I love horror movies. Love ’em. From Psycho to the Texas Chain Saw Massacre, from the Exorcist to Nightmare on Elm Street, I can’t get enough of horror. A good horror movie can scare you, make you laugh, or even bring you down, depending on the tone. Horror movies aren’t for everyone… some love them, some hate them, and some are indifferent. But there’s one thing we can all agree on: children shouldn’t be watching them.
In the mid 80’s, something unusual started to happen. Suddenly, horror was being marketed towards kids! Not necessarily the movies themselves… more often than not, it was simply the characters associated with them. Freddy Krueger was a popular target for this, as his wise-cracking nature made him a hit with kids. There were Freddy toys, games, yo-yos… it was ridiculous. And it wasn’t limited to Freddy, either. Jason Voorhees from Friday the 13th also got in on the marketing, as well as Chucky, Alien, Predator… and naturally, this didn’t go over too well with parents at the time. Toys bearing the likeness of horror icons were pulled off of the shelves. The marketing eventually died down a bit, but one thing was for sure: horror was now part of mainstream pop culture, and kids loved these characters.
So naturally, Topps stepped in with a fantastic line of trading cards, based upon some of the most popular horror films at the time. If you were a kid with a love for horror, these were perfect. A pack of cards, after all, was cheap, and cards could easily be hidden from your parents.
The box pretty much exemplifies the Freddy’s image in the mid-late 80’s. In the original Nightmare on Elm Street, Freddy was terrifying. You never got a clear look at his face, and his personality was considerably more menacing. But in the later films, he became a jokester, wisecracker, and generally more of a comedian than a monster. By the time the sixth film came around, the series had pretty much turned into a cartoon. But even before that, the marketing push had churned out a “friendlier” Freddy… and here, we’ve got a child-molesting serial killer who just wants to show your kids something “gross”.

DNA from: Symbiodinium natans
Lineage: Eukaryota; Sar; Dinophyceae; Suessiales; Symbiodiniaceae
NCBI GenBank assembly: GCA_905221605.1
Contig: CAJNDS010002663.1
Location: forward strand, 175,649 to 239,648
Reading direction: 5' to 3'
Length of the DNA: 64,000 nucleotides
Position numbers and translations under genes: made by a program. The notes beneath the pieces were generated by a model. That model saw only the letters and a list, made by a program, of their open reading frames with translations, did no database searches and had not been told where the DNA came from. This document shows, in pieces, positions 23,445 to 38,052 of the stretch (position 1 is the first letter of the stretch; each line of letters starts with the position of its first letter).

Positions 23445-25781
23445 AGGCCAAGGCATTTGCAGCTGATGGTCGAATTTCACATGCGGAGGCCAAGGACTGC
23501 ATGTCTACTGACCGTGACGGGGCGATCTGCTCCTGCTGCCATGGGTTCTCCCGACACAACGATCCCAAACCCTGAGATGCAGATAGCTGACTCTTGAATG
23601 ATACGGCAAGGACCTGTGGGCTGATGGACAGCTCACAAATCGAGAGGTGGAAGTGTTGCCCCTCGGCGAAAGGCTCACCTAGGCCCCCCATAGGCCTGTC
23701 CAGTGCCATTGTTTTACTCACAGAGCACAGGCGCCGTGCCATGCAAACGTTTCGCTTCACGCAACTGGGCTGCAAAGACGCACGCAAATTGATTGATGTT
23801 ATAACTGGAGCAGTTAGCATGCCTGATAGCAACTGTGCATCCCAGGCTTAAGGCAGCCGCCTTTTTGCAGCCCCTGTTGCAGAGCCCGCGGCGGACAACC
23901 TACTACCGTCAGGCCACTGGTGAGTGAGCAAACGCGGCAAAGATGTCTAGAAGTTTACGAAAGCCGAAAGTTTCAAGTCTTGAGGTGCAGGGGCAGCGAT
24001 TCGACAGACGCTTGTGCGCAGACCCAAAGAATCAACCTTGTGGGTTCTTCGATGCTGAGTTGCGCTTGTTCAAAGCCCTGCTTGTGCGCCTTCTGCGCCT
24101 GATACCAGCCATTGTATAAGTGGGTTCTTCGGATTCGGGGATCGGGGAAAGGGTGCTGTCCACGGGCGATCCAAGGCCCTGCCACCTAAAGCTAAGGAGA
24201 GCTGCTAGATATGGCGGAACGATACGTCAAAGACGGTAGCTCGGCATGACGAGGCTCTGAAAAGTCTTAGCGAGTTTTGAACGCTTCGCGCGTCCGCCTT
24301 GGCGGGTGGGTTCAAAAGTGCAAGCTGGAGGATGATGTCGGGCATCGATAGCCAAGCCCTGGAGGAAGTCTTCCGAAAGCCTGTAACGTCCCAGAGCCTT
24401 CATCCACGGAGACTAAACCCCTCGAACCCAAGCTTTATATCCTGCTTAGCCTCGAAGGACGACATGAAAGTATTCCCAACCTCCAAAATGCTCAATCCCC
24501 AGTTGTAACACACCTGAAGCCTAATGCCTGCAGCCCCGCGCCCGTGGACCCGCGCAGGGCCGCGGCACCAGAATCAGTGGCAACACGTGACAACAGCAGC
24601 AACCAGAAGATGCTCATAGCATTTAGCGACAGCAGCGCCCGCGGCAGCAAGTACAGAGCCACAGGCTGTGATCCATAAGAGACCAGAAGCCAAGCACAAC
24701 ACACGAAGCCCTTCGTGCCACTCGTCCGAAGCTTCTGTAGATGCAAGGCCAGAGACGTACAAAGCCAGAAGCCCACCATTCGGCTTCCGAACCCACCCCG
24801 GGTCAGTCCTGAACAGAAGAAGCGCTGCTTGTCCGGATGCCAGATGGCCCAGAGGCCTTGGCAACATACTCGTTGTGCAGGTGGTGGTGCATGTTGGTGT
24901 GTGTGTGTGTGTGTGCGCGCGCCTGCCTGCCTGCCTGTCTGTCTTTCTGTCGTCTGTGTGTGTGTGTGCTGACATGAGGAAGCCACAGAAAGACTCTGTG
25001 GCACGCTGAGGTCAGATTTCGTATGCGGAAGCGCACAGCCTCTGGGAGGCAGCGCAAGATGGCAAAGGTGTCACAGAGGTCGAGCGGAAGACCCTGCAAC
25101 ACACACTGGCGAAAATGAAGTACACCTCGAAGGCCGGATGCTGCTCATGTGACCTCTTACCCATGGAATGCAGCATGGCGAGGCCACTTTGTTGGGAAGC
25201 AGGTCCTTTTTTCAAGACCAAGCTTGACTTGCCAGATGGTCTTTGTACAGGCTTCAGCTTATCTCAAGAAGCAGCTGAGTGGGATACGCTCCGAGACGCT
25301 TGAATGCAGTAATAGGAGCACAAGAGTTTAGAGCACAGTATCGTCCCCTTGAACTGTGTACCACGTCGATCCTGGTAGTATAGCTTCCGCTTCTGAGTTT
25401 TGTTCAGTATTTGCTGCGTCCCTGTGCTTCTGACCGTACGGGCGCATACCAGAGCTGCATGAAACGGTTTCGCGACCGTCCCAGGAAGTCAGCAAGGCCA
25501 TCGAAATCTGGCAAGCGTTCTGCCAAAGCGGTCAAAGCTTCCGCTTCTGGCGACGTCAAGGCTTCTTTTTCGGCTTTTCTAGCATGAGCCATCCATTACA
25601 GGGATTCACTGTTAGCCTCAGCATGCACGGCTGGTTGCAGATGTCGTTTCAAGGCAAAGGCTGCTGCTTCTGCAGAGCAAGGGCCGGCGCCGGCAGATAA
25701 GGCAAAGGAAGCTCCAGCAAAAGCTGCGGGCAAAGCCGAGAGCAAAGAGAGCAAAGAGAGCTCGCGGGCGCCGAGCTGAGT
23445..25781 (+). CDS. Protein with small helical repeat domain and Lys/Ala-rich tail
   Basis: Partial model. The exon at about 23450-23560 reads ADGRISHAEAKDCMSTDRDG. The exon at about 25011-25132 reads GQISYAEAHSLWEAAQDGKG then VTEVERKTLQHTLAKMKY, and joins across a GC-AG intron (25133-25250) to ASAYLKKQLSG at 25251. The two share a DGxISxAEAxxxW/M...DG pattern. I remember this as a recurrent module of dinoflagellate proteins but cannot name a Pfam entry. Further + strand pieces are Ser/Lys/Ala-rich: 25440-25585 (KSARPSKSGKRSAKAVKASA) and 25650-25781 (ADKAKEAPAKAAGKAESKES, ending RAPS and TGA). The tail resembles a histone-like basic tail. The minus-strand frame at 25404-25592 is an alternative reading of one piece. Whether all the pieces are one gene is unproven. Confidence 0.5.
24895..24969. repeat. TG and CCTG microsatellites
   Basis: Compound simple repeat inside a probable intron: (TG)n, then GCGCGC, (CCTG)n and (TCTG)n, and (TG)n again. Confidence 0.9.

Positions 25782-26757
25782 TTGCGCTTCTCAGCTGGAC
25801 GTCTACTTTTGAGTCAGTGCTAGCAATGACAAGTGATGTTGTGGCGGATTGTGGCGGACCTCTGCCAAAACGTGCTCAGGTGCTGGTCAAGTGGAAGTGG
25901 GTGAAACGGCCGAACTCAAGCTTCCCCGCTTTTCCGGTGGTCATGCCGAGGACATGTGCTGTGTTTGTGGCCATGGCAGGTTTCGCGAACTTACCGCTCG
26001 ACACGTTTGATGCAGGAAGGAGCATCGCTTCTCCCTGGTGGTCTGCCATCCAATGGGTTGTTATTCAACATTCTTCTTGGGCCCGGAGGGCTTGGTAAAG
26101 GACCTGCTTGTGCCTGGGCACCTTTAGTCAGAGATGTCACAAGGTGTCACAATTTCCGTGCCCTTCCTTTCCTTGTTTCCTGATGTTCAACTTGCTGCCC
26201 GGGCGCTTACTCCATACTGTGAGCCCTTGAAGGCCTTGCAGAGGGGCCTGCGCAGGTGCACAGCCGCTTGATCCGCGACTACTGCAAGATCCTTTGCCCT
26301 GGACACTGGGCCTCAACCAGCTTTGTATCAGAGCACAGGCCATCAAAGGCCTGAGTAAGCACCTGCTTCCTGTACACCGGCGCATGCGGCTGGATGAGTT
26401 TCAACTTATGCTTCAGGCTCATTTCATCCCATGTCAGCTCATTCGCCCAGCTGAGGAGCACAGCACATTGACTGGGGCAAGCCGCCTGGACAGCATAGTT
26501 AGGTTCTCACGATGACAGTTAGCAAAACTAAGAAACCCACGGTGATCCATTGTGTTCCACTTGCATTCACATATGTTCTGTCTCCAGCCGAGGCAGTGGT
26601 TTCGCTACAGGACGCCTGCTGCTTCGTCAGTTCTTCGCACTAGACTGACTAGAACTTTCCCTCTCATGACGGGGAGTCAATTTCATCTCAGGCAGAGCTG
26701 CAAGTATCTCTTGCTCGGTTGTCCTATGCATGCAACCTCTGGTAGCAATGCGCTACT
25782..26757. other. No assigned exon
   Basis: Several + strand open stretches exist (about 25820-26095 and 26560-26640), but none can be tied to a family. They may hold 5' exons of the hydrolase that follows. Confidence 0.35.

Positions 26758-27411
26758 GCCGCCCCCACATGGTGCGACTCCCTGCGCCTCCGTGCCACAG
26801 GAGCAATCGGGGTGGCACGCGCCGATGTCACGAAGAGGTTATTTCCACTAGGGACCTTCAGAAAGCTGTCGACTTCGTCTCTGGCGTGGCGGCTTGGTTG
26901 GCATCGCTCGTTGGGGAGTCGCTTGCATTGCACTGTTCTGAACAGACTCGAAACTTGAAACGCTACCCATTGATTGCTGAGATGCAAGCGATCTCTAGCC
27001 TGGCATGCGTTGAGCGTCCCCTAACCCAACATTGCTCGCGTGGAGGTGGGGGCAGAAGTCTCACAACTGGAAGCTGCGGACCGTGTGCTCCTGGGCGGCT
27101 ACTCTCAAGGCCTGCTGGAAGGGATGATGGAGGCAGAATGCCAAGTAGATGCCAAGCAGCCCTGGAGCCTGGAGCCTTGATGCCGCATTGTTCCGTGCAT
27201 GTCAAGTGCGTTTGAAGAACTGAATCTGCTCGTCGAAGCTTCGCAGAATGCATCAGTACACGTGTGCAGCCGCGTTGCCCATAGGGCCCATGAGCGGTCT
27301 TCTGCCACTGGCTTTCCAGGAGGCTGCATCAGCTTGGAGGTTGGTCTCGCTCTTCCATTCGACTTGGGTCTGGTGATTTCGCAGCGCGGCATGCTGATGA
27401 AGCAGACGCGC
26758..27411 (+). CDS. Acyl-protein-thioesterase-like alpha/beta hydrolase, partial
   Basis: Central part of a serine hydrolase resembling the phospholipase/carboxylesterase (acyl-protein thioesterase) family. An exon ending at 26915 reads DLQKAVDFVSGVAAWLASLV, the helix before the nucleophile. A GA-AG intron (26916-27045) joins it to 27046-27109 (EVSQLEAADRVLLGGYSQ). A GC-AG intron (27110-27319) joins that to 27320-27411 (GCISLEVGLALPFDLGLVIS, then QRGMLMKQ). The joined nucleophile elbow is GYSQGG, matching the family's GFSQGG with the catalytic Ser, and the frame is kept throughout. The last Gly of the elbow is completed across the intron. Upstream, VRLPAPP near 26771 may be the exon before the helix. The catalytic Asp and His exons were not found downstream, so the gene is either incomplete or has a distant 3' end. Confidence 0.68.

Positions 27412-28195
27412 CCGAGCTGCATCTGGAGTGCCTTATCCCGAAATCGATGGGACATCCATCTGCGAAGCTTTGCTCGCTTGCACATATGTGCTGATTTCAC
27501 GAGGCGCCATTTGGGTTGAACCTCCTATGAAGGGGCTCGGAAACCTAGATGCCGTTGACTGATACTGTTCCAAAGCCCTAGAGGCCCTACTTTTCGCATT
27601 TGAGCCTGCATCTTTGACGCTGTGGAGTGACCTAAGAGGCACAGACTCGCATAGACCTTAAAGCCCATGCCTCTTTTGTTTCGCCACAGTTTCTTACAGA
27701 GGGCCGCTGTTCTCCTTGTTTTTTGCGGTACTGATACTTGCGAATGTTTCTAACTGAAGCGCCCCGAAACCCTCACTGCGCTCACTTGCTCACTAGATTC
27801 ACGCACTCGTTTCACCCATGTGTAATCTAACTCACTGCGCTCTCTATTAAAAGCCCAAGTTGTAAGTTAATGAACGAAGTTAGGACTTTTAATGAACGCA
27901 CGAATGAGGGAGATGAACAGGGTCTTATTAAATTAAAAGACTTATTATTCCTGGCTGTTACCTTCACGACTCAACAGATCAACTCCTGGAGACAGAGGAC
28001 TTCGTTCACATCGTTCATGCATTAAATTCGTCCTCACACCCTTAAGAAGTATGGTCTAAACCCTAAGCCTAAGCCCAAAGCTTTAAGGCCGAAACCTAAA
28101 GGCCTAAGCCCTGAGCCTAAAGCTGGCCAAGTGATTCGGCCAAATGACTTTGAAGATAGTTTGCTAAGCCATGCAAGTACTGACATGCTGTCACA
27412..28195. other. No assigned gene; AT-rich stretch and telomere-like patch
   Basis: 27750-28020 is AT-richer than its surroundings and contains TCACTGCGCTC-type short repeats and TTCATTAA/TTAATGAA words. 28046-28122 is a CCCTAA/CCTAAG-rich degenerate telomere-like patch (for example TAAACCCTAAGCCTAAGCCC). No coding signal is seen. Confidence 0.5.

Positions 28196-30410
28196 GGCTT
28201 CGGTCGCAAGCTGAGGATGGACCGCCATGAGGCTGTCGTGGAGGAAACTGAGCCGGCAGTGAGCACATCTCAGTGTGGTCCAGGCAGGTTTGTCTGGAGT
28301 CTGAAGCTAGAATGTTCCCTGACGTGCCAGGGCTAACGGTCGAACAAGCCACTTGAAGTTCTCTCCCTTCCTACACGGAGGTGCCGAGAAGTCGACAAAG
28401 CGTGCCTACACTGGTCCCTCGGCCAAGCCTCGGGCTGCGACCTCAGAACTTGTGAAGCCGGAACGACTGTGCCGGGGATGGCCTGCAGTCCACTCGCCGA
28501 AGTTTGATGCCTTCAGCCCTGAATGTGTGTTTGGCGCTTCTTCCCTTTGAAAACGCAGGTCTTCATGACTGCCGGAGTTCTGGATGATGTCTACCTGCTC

Freddy is, of course, the face of the series, but the packs also feature the likenesses of Pumpkinhead, Predator, and Amy from Fright Night. But even more films are represented on the cards within, so let’s take a look!
As you can see, Topps was a lot more generous here than they were with their Dinosaurs Attack series. Each pack contains 9 cards, 1 sticker card, and that same fossilized bubble gum. And damn, what fine cards they are. We’ve got all sorts of films on display here… Ghostbusters, The Fly, and Poltergeist II, just to name a few. There’s even a few from Nightmare on Elm Street II. Y’know. The homoerotic one.
The cards feature a screenshot from a famous horror movie, along with a humorous caption underneath. And by humorous I mean “horrible”, but in a good way. They’ve got that 80’s campiness to them that makes you chuckle. Or, chuckle as much as you can about a poor man vomiting up an eldritch abomination.
The backs of the cards are pretty nifty, too. In addition to showing the name of the featured film marquee-style, we’re treated to a spooky urban legend that probably never happened. I also dig the little murderous zombie dude. Looks like something from an Iron Maiden album.
The stickers are pretty fantastic too. I got Slimer in this pack, which is in my opinion the best of the bunch. Not that the others are bad at all, but I love me some Slimer. The backs of the sticker cards feature a piece of an image. If you collect them all, you can put them together and make this:
Yeah, it’s crappy, but I still dig it.
Compared to Dinosaurs Attack, the Fright Flicks cards tend to be a bit more pricey. They’re still easy as hell to come by, though, and if you’re as much into horror as I am, you might want to track down a few packs. So that’s it for Fright Flicks… I look forward to discussing Horror movies more in the future, but not today. And as for Slimer…
He’s currently pimping out my fridge.